Montmartre, 1896: the Can-Can, the dance in which the women lift their skirts, is forbidden. Nevertheless Simone has it performed every day in her night club. Her employees use their female...
See full summary »
Frank Sinatra plays Joe E. Lewis, a famous comedian of the 1930s-50s. When the movie opens, Lewis is a young, talented singer who performs in speakeasies. When he bolts one job for another,... See full summary »
Joey Evans is charming, handsome, funny, talented, and a first class, A-number-one heel. When Joey meets the former chorus girl ("She used to be 'Vera...with the Vanishing Veils'") and now ... See full summary »
In the post-war, the alcoholic and bitter veteran military and former writer Dave Hirsch returns from Chicago to his hometown Parkman, Indiana. He is followed by Ginnie Moorehead, a vulgar ... See full summary »
Three stories about the lives and loves of those who own a certain yellow Rolls-Royce: **First purchased by the Marquess of Frinton for his wife as a belated anniversary present, the ... See full summary »
In this retelling of Gunga Din (1939) transplanted to the 1870's American West, three cavalry officers and a bugler work together to thwart a Native American chief intent on uniting local tribes against the white man.
Sammy Davis Jr.
Colonel Ryder, the publisher of a magazine, dies while on vacation. Tony, his swinging nephew, inherits the magazine and takes over. Presently, the magazine is planning to expand and to do ... See full summary »
Charlie Reader is a successful theater agent. He is also successful with young ladies. One day he is visited by his old friend Joe, married with three children. Joe falls in love with ... See full summary »
Police detective Joe Leland investigates the murder of a homosexual man. While investigating, he discovers links to official corruption in New York City in this drama that delves into a world of sex and drugs.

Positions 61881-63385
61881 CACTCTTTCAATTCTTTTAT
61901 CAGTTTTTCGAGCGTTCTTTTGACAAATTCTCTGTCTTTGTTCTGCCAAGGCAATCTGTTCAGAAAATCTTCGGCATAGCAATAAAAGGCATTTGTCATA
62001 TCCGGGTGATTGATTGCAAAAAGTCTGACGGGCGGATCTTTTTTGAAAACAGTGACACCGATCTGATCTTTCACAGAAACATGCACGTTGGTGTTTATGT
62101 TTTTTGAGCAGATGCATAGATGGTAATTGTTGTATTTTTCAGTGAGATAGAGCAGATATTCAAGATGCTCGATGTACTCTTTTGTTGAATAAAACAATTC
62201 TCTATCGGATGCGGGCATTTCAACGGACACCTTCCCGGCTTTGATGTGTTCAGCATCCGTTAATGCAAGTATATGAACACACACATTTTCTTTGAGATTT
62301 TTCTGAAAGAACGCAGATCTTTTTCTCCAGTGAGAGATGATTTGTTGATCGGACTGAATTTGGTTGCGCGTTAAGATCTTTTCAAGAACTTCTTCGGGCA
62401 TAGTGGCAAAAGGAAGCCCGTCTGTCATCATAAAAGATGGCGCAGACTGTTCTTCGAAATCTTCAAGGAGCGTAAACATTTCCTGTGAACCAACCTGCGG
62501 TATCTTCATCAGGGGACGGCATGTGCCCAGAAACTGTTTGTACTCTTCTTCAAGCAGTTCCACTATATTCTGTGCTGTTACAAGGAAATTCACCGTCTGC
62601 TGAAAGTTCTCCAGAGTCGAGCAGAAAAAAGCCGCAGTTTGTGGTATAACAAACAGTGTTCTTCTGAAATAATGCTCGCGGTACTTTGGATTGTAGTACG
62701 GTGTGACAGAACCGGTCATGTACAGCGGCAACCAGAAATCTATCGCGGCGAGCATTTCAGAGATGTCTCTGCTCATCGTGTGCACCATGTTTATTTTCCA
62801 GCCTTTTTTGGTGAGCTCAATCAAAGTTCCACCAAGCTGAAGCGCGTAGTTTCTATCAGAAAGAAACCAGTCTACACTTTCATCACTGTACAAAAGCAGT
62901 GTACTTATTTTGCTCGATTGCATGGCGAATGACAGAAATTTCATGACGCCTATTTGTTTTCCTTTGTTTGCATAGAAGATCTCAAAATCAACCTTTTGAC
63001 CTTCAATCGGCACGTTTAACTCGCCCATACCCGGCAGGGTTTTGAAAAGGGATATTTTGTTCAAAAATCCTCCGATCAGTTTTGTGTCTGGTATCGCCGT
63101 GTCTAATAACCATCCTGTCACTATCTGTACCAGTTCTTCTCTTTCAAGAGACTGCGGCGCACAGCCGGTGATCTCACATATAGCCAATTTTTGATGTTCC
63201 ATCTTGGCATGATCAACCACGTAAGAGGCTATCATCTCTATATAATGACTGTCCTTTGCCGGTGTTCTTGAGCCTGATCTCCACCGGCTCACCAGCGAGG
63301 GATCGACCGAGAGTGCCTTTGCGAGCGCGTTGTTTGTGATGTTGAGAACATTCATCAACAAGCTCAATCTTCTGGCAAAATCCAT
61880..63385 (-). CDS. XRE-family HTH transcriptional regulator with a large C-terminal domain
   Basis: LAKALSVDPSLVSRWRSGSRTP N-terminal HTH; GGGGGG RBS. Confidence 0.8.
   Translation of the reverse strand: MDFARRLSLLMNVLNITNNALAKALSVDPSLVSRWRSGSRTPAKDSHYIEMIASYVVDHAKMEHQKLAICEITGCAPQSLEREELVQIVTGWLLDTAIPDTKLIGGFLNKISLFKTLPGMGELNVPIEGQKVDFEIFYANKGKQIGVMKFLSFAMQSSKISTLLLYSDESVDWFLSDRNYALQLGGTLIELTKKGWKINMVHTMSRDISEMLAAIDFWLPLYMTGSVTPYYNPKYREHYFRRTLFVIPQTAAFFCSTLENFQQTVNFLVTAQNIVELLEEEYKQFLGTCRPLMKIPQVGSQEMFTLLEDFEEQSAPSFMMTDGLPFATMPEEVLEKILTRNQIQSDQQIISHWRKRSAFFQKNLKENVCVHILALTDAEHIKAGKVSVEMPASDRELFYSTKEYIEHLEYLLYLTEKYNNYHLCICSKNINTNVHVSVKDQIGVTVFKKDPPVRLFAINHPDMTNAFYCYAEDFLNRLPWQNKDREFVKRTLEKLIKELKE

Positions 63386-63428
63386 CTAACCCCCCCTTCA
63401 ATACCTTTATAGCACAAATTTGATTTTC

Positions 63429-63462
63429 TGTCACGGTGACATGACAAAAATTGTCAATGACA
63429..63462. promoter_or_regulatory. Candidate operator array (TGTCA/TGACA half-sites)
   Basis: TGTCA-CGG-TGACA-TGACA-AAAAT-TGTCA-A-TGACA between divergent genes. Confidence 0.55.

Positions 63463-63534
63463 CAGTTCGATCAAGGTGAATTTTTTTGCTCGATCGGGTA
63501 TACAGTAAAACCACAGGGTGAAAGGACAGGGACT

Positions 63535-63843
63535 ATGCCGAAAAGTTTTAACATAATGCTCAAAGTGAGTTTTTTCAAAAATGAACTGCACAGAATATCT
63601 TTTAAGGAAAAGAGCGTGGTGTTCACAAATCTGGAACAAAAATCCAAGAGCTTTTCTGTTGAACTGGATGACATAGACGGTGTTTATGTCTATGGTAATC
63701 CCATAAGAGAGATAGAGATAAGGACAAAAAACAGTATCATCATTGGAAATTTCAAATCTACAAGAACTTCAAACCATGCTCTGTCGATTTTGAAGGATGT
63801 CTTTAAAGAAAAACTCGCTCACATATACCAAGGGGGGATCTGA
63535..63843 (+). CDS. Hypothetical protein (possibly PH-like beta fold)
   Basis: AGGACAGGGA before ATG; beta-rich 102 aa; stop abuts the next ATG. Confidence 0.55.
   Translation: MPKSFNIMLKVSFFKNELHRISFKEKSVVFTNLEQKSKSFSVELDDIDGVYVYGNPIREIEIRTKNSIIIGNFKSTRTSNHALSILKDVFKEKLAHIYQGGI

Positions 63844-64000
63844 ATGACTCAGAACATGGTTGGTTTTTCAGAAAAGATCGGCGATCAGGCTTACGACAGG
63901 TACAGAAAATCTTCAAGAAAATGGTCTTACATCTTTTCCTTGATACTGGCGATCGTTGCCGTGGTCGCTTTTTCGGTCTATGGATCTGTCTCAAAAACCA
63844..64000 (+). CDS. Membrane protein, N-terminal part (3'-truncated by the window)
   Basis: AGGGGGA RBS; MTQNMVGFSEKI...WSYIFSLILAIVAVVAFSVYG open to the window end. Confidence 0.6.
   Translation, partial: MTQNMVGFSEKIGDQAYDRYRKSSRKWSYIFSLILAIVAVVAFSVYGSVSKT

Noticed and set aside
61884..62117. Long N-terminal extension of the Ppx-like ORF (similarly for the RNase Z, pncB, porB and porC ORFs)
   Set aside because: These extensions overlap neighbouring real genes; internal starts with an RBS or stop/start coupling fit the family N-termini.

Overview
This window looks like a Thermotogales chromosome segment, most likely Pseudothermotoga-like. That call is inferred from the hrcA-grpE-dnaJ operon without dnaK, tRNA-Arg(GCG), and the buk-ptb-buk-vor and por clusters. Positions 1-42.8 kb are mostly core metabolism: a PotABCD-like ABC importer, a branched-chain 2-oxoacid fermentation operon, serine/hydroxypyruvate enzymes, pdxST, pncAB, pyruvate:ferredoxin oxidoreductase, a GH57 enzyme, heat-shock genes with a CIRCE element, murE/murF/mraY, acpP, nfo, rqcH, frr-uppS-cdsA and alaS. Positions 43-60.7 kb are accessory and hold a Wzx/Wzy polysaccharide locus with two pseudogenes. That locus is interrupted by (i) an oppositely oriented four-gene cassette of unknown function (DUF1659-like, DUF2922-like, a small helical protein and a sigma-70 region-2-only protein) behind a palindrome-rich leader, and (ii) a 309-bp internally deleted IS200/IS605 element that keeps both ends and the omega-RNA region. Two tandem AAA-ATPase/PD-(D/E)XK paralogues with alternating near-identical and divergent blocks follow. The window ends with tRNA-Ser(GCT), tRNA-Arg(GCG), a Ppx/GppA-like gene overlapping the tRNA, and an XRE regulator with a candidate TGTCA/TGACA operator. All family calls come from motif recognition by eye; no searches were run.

Montmartre, 1896: the Can-Can, the dance in which the women lift their skirts, is forbidden. Nevertheless Simone has it performed every day in her night club. Her employees use their female charm to let the representatives of law enforcement look the other way - or even attend the shows. But then the young ambitious judge Philippe Forrestier decides to bring this to an end. Will Simone manage to twist him round her little finger, too? Her boyfriend Francois certainly doesn't like to watch her trying. Written by
Tom Zoerner <Tom.Zoerner@informatik.uni-erlangen.de>
During filming on 19th September 1959, Soviet Premier Nikita Khrushchev visited the set on Sound Stage 8 with his wife Nina. He reportedly was shocked by the open sexuality on display, condemning the film as pornographic and depraved: "The face of mankind is prettier than its backside... The thing is immoral. We do not want that sort of thing for the Russians." See more »
I was all set to dislike "Can-Can" for a variety of reasons (not the least of which is Frank Sinatra cast in a musical set in 1896 France...Frank Sinatra??), but the film is a lot of fun. Sinatra and Shirley MacLaine are in good spirits throughout this pleasing adaptation of the stage-success about a dance-hall proprietress who defends her right to perform the scandalous title-named dance, deemed lascivious in its day. It runs a little too long, and MacLaine is more comfortable in her love scenes with Ol' Blue Eyes than with Louis Jourdan (who doesn't match up well with Shirley at all--he looks puny next to her), but otherwise it's surprisingly enjoyable and Juliet Prowse gives her small part as a dancer a great deal of zest. **1/2 from ****
15 of 23 people found this review helpful.
Was this review helpful to you?